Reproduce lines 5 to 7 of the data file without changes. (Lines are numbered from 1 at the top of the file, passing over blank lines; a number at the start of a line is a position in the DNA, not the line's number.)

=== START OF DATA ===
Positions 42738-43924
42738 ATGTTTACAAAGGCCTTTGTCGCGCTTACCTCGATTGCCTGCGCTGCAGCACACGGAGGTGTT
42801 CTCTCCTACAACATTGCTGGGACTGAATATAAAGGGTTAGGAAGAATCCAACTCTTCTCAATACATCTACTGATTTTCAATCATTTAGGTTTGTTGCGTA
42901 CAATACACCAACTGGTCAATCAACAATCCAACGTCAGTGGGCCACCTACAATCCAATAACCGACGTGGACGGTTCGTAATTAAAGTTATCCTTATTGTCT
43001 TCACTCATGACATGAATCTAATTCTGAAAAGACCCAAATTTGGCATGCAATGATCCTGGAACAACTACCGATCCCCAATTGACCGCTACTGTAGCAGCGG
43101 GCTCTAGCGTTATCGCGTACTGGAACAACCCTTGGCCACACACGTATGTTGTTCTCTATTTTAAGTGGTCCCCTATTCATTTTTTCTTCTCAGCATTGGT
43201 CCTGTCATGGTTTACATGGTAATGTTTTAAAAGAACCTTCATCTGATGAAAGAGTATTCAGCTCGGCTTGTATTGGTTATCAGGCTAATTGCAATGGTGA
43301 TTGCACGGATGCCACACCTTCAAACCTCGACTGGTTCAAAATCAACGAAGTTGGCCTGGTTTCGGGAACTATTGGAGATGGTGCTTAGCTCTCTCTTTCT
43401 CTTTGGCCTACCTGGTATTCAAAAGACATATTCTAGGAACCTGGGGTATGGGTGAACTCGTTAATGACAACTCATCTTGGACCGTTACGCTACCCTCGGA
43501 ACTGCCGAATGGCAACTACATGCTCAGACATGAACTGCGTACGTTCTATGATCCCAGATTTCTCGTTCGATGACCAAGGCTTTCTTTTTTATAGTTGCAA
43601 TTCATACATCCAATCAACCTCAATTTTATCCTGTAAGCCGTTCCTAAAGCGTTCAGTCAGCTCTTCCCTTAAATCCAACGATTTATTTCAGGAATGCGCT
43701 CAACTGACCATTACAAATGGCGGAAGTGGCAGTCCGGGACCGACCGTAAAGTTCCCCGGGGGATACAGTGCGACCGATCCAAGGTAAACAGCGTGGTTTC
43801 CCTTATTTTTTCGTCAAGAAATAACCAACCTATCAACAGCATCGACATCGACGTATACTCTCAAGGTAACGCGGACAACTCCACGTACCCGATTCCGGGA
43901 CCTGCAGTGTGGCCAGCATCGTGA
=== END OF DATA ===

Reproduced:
43001 TCACTCATGACATGAATCTAATTCTGAAAAGACCCAAATTTGGCATGCAATGATCCTGGAACAACTACCGATCCCCAATTGACCGCTACTGTAGCAGCGG
43101 GCTCTAGCGTTATCGCGTACTGGAACAACCCTTGGCCACACACGTATGTTGTTCTCTATTTTAAGTGGTCCCCTATTCATTTTTTCTTCTCAGCATTGGT
43201 CCTGTCATGGTTTACATGGTAATGTTTTAAAAGAACCTTCATCTGATGAAAGAGTATTCAGCTCGGCTTGTATTGGTTATCAGGCTAATTGCAATGGTGA